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The group examines statuary in the Italian garden while comparing Formal and English style landscapes at Mount Edgcumbe. Photo: Starr Herr-Cardillo.
Rococo plasterwork and a vibrant 20th century color scheme adorn the stair hall at Powderham Castle, one of the areas the group studied. Photo: Starr Herr-Cardillo.
Liz Trumbull and Zara Bhatti record dimensions of the Garden House, a Gothic structure located in Powderham's American Garden. Photo: Starr Herr-Cardillo.
The team posing in front of the hidden grotto, which we finally found on our last day at Powderham. Photo: Starr Herr-Cardillo.
Conservation and Site Management at Powderham Castle
On a sunny morning in early May, our team of preservation students and faculty stepped off a train at Starcross station in Devon, England, and surveyed the expansive Exe estuary, where the River Exe meets the English Channel. We were greeted by our host, Charlie Courtenay, the 19th Earl of Devon, whose family has owned Powderham Castle, a medieval castle-cum-family home in Devon, England, since the late 14th century. The castle would be our work site for the next three weeks for the Site Management, Interpretation and Conservation Summer Praxis course led by Laura Keim, Pamela Hawkes, and Randy Mason. One tractor trailer ride through the Medieval-era deer park and a walk through a fraction of the 100-plus room castle later, you could sense our greedy anticipation to get to work breaking through our collective jet lag. So, what exactly happens when you turn a castle over to a group of enthusiastic preservation students to investigate? Well, you end up with many, many more questions than you started with.
Powderham Castle is the home of the new Earl and Countess of Devon and their two children. The 3,500 acre estate contains several historic buildings, gardens, and also functions as an historic site and venue for local classes, events, and festivals. Construction of the castle is attributed to Sir Phillip Courtenay, son of the second Earl of Devon, who began the project in 1391. Though it is a medieval castle, it is a late one and as a result its primary purpose has always been to serve as an impressive and imposing home rather than as a true fortress. Over centuries and generations, occupants have made liberal alterations to conform the castle to changing fashions and to accommodate family needs. Wings and towers have been added, Georgian interiors have been inserted, and then, in the 19th century, the whole package was re-Gothicized by a local architect into a Victorian-era idea of what a castle should be.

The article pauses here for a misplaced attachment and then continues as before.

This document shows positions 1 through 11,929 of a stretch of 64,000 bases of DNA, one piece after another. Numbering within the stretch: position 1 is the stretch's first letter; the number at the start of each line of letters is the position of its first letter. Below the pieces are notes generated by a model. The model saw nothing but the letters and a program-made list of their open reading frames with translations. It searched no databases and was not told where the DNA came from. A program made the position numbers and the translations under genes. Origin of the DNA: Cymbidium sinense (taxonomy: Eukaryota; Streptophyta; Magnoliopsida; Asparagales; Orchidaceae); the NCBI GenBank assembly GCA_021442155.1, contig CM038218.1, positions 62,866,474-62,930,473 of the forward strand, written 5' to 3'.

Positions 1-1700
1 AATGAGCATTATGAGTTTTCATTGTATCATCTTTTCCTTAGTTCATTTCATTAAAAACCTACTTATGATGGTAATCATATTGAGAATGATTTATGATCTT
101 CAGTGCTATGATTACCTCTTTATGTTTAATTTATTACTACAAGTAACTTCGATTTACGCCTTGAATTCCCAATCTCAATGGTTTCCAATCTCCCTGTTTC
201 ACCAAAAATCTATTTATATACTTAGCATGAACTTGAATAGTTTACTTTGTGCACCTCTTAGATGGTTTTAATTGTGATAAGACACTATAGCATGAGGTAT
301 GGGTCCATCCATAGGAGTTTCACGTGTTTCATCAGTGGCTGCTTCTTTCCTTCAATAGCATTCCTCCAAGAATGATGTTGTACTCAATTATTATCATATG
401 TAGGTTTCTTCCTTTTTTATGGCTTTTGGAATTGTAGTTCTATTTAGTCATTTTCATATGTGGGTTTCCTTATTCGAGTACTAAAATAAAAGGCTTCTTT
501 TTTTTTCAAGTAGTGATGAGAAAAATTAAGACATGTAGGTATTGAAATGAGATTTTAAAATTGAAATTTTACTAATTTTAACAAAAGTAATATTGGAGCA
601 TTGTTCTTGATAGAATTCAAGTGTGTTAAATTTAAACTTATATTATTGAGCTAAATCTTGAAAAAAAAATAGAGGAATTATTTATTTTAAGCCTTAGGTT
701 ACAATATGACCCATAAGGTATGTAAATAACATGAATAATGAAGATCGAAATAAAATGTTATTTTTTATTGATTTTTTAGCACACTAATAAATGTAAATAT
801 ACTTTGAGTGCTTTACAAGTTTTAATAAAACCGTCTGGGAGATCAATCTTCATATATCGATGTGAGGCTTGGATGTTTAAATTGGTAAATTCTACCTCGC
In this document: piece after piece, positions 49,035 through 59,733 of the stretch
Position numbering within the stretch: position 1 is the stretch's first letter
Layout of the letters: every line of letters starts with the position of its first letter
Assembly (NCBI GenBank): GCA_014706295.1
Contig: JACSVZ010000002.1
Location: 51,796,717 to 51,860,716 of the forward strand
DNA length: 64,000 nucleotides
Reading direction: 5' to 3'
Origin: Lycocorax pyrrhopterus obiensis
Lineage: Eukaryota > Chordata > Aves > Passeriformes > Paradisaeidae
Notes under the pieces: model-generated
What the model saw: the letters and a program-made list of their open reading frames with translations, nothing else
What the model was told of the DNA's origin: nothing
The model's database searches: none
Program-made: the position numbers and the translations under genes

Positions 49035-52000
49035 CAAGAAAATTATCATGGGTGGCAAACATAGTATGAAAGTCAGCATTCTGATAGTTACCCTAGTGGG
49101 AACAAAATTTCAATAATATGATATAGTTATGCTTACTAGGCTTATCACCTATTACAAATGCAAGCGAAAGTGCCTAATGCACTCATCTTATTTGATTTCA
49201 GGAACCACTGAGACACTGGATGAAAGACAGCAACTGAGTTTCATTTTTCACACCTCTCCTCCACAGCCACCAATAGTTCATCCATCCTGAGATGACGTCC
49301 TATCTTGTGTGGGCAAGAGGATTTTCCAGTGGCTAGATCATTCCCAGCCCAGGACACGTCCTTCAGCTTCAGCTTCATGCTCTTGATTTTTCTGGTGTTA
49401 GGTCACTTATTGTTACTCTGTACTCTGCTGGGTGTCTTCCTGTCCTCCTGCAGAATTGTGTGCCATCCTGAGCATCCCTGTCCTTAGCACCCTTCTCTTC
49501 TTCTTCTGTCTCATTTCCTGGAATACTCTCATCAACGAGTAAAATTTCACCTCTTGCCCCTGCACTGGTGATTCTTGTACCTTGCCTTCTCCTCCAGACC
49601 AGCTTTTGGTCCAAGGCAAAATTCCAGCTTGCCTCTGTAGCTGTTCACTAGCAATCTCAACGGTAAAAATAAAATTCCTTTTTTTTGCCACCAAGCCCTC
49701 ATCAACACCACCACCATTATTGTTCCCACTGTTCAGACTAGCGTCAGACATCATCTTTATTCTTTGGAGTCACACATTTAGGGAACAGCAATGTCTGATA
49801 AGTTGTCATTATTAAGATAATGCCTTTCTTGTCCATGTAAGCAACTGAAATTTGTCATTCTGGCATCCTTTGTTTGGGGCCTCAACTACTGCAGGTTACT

As a joint praxis course for both Conservation Science and Site Management students, our main objective was to consider how the existing fabric might be used to interpret and explain the site differently to visitors. Relatively few secondary sources about Powderham exist and many primary sources still needed to be located in the family archive. As a result, much of our investigation on this trip was focused on finding existing plans in the archives and conducting as much of a physical investigation of the “medieval core” as was possible in order to try to solidify some of the hypotheses about how it had been expanded over the centuries.
Over the course of the three weeks we lifted floorboards, peered into crawlspaces, attics, and up chimneys, examined hidden doors and infilled windows, analyzed cracks in plaster, differences in stone and mortar types, pondered over incongruous features, and, ultimately, came up with many, many questions, hypotheses, and recommendations for further investigation. Our project partners from University of Plymouth, helped support our efforts with findings from the archives. Weekend trips to local historic sites and earlier medieval country houses Saltram and Cotehele helped the team hone their visual vocabulary to characteristic medieval features they might be looking for.
Once we had developed a better understanding of the castle, we also spent some time considering alternate approaches to interpretation of the site and of the landscape as a whole. With such an enormous site, we had only begun to break out beyond the castle, conducting a brief survey of the understudied American Garden just before departure. Fortunately, there is plenty more to investigate at Powderham and Penn will be returning this coming summer with a new group of students to continue the project.
Starr Herr-Cardillo is working as a research fellow with the School of Design throughout the year to advance research and teaching activities at Powderham Castle in preparation for next year's course.
Bisotun, in western Iran’s Kermanshah province, is notable for its inscription carved on a limestone cliff. "It is unique, being the only known monumental text of the Achaemenids to document a specific historic event, that of the re-establishment of the empire by Darius I the Great," according to UNESCO. Image Bisotun AG-ChapelHill, Getty Images/iStockphoto